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Open Access

Document Type


Degree Program

Organismic & Evolutionary Biology

Degree Type

Master of Science (M.S.)

Year Degree Awarded


Month Degree Awarded



Adelges tsugae, Fiorinia externa, Tsuga canadensis, chemical ecology, conifer volatiles, induction, resin defenses


Eastern hemlock (Tsuga canadensis) is in decline because of infestation by the invasive hemlock woolly adelgid (Adelges tsugae; ‘HWA’) and, to a lesser extent, the elongate hemlock scale (Fiorinia externa; ‘EHS’). Many conifers respond to insect herbivory by inducing oleoresin-based defenses, however it is unknown whether eastern hemlock is capable of this inducible response. We conducted a plantation setting study of artificially infested saplings to determine if feeding by HWA or EHS induces changes in the tree’s volatile chemistry. The induced changes in volatiles we found were unlike the terpenoid-based defenses of related conifers. Only HWA feeding elevated methyl salicylate, a plant signal for systemic acquired resistance, and benzyl alcohol, a known antimicrobial and aphid deterrent. The influence of environmental conditions and tree life-stage on hemlock volatile chemistry, potentially important factors for wild hemlock populations, is unknown. We investigated whether mature and immature forest trees respond to HWA infestation with the same patterns of volatile production as plantation saplings in full sun and amended soils. HWA induced volatile changes comparable to those of plantation saplings, with many-fold benzenoid increases and no terpenoid-based resinosis. Nearly all volatiles were substantially more abundant in forest than plantation trees, suggesting the effect of site conditions should be addressed in investigations of mechanisms operative in HWA-resistant biotypes of eastern hemlock. Our findings represent the first important step toward understanding the influence of inducible phytochemical responses on hemlock susceptibility to exotic pests, and highlight the possibility of salicylic acid-dependent biosynthetic activity in this gymnosperm system.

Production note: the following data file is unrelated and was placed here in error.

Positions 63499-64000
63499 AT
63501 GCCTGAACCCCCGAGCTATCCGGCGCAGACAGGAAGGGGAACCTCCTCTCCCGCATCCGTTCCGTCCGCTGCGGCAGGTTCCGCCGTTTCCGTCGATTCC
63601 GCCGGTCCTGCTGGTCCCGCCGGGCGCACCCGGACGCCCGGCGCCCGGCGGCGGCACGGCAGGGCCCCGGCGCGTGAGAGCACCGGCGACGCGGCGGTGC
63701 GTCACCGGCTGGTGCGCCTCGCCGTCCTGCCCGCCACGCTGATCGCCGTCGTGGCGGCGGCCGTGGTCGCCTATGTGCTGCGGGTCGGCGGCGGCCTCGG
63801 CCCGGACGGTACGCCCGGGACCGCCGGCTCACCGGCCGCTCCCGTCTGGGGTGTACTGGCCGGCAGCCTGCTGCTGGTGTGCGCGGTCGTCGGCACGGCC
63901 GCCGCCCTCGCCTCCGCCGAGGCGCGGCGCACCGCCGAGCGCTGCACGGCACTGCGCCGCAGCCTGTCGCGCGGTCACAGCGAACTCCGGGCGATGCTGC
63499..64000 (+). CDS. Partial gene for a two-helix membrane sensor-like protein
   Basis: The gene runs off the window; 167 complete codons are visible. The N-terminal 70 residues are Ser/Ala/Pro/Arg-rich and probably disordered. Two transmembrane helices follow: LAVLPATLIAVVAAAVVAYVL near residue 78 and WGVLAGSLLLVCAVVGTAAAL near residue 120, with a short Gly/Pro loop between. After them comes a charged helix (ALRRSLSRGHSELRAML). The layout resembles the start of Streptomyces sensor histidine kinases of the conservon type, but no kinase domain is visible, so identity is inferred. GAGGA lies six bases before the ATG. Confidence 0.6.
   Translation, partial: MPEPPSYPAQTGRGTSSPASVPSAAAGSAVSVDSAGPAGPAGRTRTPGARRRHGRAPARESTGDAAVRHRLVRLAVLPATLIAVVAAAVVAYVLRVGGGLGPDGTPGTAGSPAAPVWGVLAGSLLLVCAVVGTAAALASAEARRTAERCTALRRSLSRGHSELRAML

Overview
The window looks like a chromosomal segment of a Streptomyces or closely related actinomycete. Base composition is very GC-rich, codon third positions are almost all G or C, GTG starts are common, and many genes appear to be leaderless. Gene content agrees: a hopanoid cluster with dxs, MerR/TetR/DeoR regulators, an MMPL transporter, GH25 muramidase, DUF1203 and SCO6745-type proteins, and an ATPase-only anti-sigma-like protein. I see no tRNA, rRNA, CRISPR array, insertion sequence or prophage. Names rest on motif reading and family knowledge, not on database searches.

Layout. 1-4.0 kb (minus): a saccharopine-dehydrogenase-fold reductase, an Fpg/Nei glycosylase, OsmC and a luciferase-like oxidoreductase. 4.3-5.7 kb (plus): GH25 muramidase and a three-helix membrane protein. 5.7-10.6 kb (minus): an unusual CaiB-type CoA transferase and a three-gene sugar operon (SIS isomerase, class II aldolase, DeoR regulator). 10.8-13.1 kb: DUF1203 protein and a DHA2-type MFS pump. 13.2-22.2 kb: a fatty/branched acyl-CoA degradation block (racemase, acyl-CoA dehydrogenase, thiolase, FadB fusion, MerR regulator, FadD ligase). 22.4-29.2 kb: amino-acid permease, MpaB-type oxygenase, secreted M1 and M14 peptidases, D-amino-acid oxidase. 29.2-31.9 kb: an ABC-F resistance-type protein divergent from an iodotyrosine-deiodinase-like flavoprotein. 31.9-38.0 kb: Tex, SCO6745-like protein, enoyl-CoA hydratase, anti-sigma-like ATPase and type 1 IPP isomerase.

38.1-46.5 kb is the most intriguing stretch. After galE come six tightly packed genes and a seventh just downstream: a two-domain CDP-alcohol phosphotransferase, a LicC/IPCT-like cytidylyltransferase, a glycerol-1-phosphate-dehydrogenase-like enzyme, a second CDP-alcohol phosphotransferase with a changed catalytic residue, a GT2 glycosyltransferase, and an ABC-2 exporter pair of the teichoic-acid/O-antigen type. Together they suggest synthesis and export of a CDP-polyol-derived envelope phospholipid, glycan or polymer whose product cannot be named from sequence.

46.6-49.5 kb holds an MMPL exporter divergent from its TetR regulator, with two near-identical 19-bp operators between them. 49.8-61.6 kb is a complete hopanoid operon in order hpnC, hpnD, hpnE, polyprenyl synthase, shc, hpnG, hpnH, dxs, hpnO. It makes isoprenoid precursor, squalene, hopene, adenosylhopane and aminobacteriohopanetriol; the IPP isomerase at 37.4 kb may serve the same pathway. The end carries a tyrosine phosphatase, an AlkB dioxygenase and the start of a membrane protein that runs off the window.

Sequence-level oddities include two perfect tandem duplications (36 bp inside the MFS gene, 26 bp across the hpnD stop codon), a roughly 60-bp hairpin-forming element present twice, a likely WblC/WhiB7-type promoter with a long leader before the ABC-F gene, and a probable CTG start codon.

First Advisor

Joseph S. Elkinton